13 essential Ladino words and phrases

There’s no Duolingo course on Ladino yet. Until then, here are some must-know sayings!
In this photograph taken on December 8, 2019, 30 year-old Can Evrensel Rodrik who was taught Judeo-Spanish when he was a child by his grandmother, shows a book written in Judeo-Spanish during an interview with AFP in Istanbul. - In an attempt to save this pillar of the identity of the Jewish community in Turkey, the largest in the Muslim world with 15,000 members, a handful of resistance fighters are fighting a fight that seems lost in advance. Mixture of medieval Castilian, Hebrew and other languages such as Turkish, Arabic and Greek, Judeo-Spanish, also called Ladino, was born after the expulsion of the Jews from Spain in 1492 who mainly dispersed in the Ottoman Empire. (Photo by OZAN KOSE/AFP via Getty Images)

Ladino, also known as Judeo-Spanish, is the written and spoken language of Jews who originated from the Iberian Peninsula (Spain and Portugal). The language originally developed from Medieval Spanish blended with elements of Hebrew and Aramaic.

Unlike Yiddish, there’s no Duolingo course on Ladino quite yet. Hopefully someday that will change, said Alexandra Fellus, the editor of the Sephardic Brotherhood of America’s Ladino magazine. She is part of the small but mighty group working to keep the centuries-old language of her Jewish ancestors alive.

Ladino is only spoken by a few hundred thousand people today. You can hear smatterings of the centuries-old language throughout the Israeli TV series “Beauty Queen of Jerusalem.” (Read more: The true story behind “Beauty Queen of Jerusalem.”)

We partnered with Fellus, who runs the Instagram account and blog ‘Ladino with Lex,’ to bring you 13 essential Ladino words and phrases everyone should know. 

Ke haber?

Ke haber is an essential Ladino greeting that translates to “what’s new” or “what’s up?” It’s the Ladino equivalent to the English, “how are you?”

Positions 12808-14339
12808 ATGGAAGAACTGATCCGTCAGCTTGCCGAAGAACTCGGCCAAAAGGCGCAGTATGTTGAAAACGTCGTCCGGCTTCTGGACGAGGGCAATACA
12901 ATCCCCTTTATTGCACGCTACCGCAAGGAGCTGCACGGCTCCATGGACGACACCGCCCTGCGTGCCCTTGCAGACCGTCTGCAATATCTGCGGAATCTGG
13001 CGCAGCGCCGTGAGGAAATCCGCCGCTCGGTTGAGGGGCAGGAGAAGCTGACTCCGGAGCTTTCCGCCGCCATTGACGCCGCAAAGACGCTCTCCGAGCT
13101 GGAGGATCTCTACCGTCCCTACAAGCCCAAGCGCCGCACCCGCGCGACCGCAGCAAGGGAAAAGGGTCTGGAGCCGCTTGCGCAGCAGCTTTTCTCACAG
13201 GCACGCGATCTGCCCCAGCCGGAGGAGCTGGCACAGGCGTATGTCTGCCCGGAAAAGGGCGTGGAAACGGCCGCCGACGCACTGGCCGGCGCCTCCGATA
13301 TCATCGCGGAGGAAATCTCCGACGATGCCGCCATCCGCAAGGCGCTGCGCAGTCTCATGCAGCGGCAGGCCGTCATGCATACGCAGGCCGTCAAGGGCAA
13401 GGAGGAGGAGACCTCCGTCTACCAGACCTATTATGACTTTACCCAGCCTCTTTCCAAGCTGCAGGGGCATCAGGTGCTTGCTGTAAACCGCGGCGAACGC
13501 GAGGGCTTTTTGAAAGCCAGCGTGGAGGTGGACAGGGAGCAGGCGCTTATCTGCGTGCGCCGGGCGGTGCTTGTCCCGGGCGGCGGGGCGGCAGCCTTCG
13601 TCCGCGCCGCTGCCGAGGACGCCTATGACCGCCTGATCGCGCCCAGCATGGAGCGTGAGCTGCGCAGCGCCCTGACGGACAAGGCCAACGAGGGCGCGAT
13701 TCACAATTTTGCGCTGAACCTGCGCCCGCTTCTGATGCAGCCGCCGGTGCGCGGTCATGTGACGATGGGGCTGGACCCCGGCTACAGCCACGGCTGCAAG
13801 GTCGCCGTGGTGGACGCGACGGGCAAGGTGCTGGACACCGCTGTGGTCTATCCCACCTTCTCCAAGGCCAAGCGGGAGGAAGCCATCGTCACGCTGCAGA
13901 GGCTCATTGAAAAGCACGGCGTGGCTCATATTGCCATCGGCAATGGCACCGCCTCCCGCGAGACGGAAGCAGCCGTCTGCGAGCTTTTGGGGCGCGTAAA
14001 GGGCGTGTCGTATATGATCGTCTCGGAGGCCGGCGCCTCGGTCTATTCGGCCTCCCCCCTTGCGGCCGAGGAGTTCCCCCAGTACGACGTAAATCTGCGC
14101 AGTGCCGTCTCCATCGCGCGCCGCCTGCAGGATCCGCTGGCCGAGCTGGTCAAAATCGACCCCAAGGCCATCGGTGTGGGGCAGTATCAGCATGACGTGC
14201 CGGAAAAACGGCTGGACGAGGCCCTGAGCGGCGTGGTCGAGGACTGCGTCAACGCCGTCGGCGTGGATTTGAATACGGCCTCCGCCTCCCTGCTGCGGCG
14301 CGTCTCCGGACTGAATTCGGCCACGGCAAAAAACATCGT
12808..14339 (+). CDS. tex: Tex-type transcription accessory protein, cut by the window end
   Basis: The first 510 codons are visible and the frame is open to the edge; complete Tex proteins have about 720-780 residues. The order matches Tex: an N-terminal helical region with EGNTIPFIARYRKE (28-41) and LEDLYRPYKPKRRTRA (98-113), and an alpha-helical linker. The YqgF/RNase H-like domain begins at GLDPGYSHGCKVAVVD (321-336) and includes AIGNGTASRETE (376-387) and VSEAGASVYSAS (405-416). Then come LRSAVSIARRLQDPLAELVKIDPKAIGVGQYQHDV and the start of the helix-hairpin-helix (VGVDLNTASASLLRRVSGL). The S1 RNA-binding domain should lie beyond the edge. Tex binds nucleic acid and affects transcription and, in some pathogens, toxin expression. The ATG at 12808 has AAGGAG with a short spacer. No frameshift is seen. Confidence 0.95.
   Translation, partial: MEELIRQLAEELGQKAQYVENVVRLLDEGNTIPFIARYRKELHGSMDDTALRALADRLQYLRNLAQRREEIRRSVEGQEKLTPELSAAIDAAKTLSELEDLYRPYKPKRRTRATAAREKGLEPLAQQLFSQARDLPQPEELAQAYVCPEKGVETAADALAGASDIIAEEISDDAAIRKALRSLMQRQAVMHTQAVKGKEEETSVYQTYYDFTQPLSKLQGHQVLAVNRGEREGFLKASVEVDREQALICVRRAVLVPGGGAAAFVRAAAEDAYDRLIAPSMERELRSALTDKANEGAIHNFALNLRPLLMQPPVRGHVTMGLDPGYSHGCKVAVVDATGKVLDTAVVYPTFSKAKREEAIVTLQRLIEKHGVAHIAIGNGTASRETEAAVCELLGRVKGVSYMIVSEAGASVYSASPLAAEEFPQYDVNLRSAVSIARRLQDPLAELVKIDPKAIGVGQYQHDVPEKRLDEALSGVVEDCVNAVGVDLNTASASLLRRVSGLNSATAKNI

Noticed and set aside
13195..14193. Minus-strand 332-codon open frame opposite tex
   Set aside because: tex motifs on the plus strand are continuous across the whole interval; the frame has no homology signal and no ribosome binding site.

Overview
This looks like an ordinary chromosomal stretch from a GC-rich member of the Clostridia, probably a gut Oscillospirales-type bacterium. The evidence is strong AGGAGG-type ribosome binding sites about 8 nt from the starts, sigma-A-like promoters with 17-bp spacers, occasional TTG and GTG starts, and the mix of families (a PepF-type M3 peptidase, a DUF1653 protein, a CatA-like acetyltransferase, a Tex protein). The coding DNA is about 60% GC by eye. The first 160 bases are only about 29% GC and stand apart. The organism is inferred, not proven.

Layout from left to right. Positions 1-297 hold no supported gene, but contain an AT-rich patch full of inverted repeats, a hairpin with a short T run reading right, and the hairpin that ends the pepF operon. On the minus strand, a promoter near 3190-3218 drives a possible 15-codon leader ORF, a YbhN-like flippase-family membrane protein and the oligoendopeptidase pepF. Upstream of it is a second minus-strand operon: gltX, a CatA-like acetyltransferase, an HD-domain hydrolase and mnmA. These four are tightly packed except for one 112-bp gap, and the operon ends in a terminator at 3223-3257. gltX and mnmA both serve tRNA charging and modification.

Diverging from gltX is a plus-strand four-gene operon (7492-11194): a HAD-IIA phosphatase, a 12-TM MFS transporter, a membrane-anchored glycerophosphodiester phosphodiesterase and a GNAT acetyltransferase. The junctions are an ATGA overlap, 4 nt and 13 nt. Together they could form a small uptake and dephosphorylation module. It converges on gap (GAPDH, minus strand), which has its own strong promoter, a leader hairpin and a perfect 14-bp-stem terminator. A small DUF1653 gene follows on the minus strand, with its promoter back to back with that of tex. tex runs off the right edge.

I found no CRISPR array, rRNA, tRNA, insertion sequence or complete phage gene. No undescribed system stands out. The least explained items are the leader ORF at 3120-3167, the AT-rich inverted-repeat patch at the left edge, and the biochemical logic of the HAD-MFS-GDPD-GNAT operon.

Guay de mi

Guay de mi means “oh my” AKA the Ladino version of “oy!” It’s used to express frustration, sympathy or concern.

Ladino with Lex tip: The “guay” is pronounced like “why” in English. Make sure to nail the pronunciation if you want to sound like a pro!


In Ladino, Kerido is a term of endearment that means “my love.” 

Mi alma/ Mi vida

Mi alma and mi vida are also two terms of endearment which mean “my heart” and “my life.” We know— calling a loved one “my life” might sound a little strong in English. In Ladino, these phrases are used much more regularly and aren’t that intense. A parent might refer to their child as mi vida, mi alma or kerido just as much as a romantic partner.

Ijo/Ija de ken sos tu?

Ijo(masculine) or ija(feminine) de ken sos tu is a phrase that means “you are the child of whom?” This is something you’d say when you meet someone for the first time. Simply put, this is used to play Sephardic Jewish geography.

Echar lashon

Echar lashon literally translates to “to throw tongue.” It used to mean chit chat or even gossip— it’s bascially the Ladino equivalent of schmooze.

Kaminando kon buenos

Kaminando kon buenos means “let’s walk with good” AKA surround yourself with good people. Pretty sage advice.

Una grande bamya

In Ladino, when you want to say “oh no!” you might say es una grande bamya which literally means “it’s a big okra”— Yes, like the vegetable okra. This phrase is commonly used to mean “a big problem.” We’re not sure what native Ladino speakers had against okras.

Bendichas manos

This is an important one if you like to cook and eat. Bendichas manos literally translates to “blessed hands.” This Sephardic phrase is used to compliment someone for their cooking. For example, if your aunt makes the best bourekas, you might tell her she has bendichas manos– especially if you want her to make them again.

Diremos bien para ke todo se aga bien

This Ladino phrase means “let’s say everything is good, so that everything will be good.” In other words, be positive if you want to manifest a positive outcome. An optimistic phrase we can all get behind.

Si kere el dio 

Si kere el dio means “if Gd wills it” or more simply “Gd willing.” Most importantly, this phrase is used to protect yourself against the evil eye.

Nochada buena

In Ladino, “good night!”

What phrases did we miss? Let us know on InstagramTwitter, and TikTok!

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